image
    some with artichoke stuffing.  Cooked until chicks were 160 breast and pulled/tented while we slurped down mega martinis and ate the appetizers.  Chickens were awesome, very moist and flavorful.  Is there a reason my before pictures are always OK but my after cooking pictures suck?  Maybe has to do with the martini thing?  Anyway, a very successful cook and I really appreciate all the help from everyone on the forum.
  • stikestike Posts: 15,597
    edited July 2012
    @johnMC: a note about your original question (because it sounds like you did well your second try).

    times given in any recipe are going to be guesstimates.  only thing you cook to time is  three-minute egg.

    having tried everything i can (not on purpose!) to destroy meat, i can tell you that the only thing that dries out meat is overcooking it. salt, pressing on it while cooking, turning with a fork, etc.... none of these things can dry out your meat in any appreciable way. overcooking WILL though.

    use a meat thermometer to make sure your meat temp is what you want when you pull it off the grill. 

    brining helps, especially if you tend to like the meat more well-done, but it is a not required for 'moisture' if you keep close tabs on the temps.  you can brine for flavor too, of course.

    the 'solution added' you see on packages (usually pork) is a brine of sorts too.  since americans want little or no fat, tend to WAY overcook, and never takes temps, the industry has gone to using 'solution added' to help keep us from totally wrecking our meat.

    but the BEST thing you can do to ensure moist meat is take internal temps properly.

    if you take the chicken breast off at 155, you'll have the most moist chicken you can imagine

    as you found, the raised grid slows things a little, makes it more gentle.  that makes for a wider window of time to catch the internal temp where you want it

    glad the second try was much better for you
    ed egli avea del cul fatto trombetta -Dante
  • JohnMcJohnMc Posts: 74
    oops, guess I haven't figured out how to post pictures huh?
  • JohnMcJohnMc Posts: 74
    oops, guess I haven't figured out how to post pictures huh? @stike thanks for the advice. I have one brining for tomorrow. Plan to cook it standing up, lo and slo whilevdoing some ribs. Will take your advice and oull at 155.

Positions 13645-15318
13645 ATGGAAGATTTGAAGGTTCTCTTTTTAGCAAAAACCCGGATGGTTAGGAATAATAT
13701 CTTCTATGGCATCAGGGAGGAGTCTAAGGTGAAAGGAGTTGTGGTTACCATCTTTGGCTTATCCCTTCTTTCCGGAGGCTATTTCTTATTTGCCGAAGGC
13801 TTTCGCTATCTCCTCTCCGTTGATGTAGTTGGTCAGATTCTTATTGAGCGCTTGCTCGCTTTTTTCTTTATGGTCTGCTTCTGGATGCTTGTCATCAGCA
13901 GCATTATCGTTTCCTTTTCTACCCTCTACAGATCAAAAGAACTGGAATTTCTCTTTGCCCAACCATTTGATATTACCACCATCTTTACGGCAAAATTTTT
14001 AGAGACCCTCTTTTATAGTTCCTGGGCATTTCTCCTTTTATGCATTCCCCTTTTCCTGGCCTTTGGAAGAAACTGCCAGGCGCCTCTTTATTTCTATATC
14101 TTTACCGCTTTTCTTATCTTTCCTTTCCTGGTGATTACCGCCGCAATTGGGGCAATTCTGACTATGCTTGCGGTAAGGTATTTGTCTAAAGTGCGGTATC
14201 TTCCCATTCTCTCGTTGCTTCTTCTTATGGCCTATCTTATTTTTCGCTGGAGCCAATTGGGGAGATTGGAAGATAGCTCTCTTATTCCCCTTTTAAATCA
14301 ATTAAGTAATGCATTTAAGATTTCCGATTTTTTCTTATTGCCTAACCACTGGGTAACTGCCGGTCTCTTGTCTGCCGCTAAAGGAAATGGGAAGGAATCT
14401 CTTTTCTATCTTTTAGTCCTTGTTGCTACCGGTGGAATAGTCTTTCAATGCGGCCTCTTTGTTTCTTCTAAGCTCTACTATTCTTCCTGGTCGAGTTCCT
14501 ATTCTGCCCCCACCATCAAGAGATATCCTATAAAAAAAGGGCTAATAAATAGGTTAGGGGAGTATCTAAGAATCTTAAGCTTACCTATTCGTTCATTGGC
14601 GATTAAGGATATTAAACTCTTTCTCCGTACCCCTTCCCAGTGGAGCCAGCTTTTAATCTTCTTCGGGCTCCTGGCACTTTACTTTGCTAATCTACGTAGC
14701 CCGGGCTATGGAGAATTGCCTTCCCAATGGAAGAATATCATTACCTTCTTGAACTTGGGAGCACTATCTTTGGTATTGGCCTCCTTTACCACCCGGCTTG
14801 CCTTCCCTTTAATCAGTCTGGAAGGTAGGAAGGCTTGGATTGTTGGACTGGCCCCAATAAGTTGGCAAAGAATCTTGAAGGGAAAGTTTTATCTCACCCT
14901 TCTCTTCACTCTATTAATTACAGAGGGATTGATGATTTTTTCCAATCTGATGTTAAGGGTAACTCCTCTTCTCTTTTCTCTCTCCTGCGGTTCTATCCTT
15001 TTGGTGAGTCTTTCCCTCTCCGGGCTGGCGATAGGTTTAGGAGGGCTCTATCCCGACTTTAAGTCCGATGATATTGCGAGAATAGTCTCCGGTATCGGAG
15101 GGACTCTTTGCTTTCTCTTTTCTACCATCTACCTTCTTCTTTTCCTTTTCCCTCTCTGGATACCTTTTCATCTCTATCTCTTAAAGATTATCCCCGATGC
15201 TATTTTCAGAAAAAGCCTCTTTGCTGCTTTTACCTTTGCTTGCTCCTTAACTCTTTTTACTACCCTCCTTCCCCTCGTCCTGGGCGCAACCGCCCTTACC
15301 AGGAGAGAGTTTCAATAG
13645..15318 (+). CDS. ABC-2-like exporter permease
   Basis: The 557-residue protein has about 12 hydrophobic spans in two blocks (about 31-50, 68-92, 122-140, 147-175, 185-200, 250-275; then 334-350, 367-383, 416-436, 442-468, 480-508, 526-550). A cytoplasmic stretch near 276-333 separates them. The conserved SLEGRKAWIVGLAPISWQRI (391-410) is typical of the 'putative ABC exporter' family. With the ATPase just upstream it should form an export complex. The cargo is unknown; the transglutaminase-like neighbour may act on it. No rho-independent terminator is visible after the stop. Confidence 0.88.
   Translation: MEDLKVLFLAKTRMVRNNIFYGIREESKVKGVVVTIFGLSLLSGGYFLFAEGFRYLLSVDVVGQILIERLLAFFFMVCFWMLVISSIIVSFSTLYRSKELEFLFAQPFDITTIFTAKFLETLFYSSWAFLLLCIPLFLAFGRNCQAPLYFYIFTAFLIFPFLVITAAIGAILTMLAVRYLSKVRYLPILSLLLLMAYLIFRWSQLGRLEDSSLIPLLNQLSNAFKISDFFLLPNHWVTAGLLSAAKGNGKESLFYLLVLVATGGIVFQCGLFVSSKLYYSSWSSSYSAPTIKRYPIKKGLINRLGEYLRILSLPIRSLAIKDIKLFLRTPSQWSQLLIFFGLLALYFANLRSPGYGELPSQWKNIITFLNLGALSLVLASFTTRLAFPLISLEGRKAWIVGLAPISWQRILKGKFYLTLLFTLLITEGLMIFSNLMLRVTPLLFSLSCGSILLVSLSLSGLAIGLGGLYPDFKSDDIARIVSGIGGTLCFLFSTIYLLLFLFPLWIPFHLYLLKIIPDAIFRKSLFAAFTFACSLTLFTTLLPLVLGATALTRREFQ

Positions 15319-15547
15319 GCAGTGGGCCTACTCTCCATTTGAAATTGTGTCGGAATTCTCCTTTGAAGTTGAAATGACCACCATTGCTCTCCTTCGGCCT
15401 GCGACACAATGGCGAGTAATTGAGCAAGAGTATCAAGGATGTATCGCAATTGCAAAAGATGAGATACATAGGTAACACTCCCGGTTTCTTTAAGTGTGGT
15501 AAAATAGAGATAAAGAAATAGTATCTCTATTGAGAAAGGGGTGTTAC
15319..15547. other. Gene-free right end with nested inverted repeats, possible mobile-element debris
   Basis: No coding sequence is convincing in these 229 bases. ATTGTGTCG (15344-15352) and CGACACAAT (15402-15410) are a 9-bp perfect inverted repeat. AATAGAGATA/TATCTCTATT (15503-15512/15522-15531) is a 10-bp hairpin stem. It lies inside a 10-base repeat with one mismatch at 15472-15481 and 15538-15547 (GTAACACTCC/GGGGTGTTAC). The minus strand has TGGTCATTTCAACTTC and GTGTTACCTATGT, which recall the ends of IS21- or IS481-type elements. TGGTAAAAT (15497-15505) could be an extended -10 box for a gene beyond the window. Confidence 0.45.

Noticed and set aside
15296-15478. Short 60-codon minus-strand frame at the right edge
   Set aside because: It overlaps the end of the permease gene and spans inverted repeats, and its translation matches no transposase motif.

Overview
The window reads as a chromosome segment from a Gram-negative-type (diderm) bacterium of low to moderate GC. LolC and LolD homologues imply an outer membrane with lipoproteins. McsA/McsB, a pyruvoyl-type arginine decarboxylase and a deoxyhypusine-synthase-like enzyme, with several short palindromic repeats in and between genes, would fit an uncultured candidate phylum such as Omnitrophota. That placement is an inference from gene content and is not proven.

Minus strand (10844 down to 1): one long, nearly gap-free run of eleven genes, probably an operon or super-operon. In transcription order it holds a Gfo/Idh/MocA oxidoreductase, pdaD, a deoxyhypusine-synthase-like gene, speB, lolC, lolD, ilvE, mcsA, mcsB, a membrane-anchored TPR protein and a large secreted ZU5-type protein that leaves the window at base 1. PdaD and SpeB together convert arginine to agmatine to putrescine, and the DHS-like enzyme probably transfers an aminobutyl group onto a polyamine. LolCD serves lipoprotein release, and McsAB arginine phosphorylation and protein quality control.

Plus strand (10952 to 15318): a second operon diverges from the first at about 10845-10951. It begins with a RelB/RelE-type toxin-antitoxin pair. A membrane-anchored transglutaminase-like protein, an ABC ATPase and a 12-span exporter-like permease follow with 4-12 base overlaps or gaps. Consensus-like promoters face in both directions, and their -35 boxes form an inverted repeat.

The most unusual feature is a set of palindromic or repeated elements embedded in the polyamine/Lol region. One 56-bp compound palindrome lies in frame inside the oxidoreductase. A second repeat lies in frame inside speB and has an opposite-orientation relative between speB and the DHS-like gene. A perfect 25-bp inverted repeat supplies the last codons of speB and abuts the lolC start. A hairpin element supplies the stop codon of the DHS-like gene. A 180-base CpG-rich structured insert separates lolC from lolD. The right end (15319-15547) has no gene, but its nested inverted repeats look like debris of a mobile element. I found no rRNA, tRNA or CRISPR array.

• stikestike Posts: 15,597
    155 is a little 'low' for some folks.  if you let it rest,it will cruise higher.
    i have yanked them off in a drunken have at 185 and they have still been moist (just not for long).  the BGE is very forgiving, w/r/t chicken breast
    ed egli avea del cul fatto trombetta -Dante
  • BooshwayBooshway Posts: 10
    What does it mean "pulled tented"?  Just a rookie trying to figure this thing out.  Starting to get the big head though, had the egg for a week and did a pork butt and a flat brisket.  Family and friends think I am a master chef!  The  BGE is great!!
  • stikestike Posts: 15,597
    'pulled' means pulled off the grill. 'tented' means resting under foil.

    resting under foil is actually a little odd.  it keeps cooking if under foil.  the skin (on chicken) will get softened by the steam, too.

    i don't tent when resting, especially steaks or roasts.  you actually WANT it to cool.  the food is going to rise in temperature anyway, no sense encouraging it with foil.  and you actually want it to go down in temp after the carryover (rise).  that will help retain juices when you cut into it. 
    ed egli avea del cul fatto trombetta -Dante
  • BooshwayBooshway Posts: 10
    Thanks stike.  Going to cook this bird this afternoon.  Should I set her out of the fridge to get he up to room temp prior to going on the grill?  Not sure if I m going direct or indirect.  I got a raised grill yesterday and also a cast iron grill for steaks.  Our BGE is becoming very popular!!
  • stikestike Posts: 15,597
    you don't need to warm up a chicken.  beef is cooked to lower temps, and beef cuts are generally thicker (roasts for ex) and/or cooked quickly over high heat.

    you warm the beef so that the center isn't ice cold when the surface looks ideally 'done'.  likewise, if you wanted a pink/warm center, you'd have to overcook the exterior of the beef for much longer than is necessary to cook the exterior, because you're trying to heat up the cold center.

    chicken is somewhat different.
    ed egli avea del cul fatto trombetta -Dante